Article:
As I said, I’m not aggressive about pushing Reformed theology, but I do like to highlight to people how their criticisms of Reformed theology fall back on their theology as well. They are so hung up on “free will” that they don’t realize the implications.

      Liked by 1 person

  1. I had to shake the dust off my feet from one blog that I used to really enjoy. That writer seemed to truly hate the Reformed position and spent every opportunity he could find in tearing it down. Problem was, he tore down the TULIP acronym, not the actual, biblical position of the Calvinist. He would mock and sneer at TULIP so badly, but would never confront the actual Bible verses that explain the position. He became so hateful, I had to leave. Don’t know why people aren’t willing to realize their position is against the Bible, and that God is in control. Upon writing that, it makes sense, they don’t want to recognize that God really is in control.

    Liked by 1 person

    1. Agreed! I don’t bother trying to convince them of the Reformed view, as they can be so toxic. But I like to give them something to think about. Again, the logical conclusion of their view is that God can’t or won’t persuade people to repent and believe. So how is that different/worse than what they rail against?


  2. I’ve been around and around with Stan on this issue and I’m still not sure I’ve any reason to alter my position regarding free will versus God’s sovereignty. I don’t believe God allowing us free will means He abdicates His sovereignty and don’t believe He could, since our very existence depends solely on Him allowing it. I do believe He calls us to Him…or at least some portion of us…or does so allowing us to freely respond one way or another. Thus, I do agree He doesn’t send anyone to hell so much as He allows people to choose to go.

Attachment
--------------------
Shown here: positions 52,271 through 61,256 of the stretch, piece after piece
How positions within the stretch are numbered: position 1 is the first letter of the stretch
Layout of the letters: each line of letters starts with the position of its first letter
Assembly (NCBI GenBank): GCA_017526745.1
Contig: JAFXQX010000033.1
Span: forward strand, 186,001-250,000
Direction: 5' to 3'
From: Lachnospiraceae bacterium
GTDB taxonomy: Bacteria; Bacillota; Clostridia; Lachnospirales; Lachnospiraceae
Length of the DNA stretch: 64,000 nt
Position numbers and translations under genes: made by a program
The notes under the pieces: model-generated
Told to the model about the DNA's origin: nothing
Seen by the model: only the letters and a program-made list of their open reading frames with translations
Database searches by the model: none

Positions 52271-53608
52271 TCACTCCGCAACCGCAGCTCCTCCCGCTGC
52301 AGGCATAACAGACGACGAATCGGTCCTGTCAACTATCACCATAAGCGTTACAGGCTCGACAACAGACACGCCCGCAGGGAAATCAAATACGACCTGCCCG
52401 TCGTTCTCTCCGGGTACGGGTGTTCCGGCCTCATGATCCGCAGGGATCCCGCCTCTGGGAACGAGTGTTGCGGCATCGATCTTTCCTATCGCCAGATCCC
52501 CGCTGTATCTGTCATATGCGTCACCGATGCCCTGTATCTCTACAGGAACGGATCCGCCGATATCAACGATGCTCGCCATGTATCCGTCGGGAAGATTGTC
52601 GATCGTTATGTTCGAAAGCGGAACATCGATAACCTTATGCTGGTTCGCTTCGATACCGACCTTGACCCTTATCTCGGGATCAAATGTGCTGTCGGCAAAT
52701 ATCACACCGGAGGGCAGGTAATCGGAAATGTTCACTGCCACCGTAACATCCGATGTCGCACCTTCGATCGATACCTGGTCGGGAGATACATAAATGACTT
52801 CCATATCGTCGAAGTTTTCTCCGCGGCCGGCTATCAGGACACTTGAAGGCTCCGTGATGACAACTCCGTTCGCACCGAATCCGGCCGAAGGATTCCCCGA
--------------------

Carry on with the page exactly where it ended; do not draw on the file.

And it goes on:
If you see a problem with my take, I’m totally open to how you might explain what I’m missing.


    1. I don’t disagree with anything you said. I think people get caught up in loaded terms or preconceptions sometimes. I also think that if you get people talking long enough, they sound like Calvinists J. By that, I mean that some Baptists will strenuously oppose Calvinism but argue aggressively for “once saved, always saved” – which Reformed folks would call perseverance of the saints. And people who don’t like evangelism yet lash out against Reformed theology will say how only the Holy Spirit can save people. We agree, of course, but don’t use that as an excuse not to share the Gospel.

      Again, this isn’t something I divide over. I just like to point out to those who hate on Reformed theology that their version of God has the same “liabilities” (of course, I don’t find them liabilities at all).

      Liked by 1 person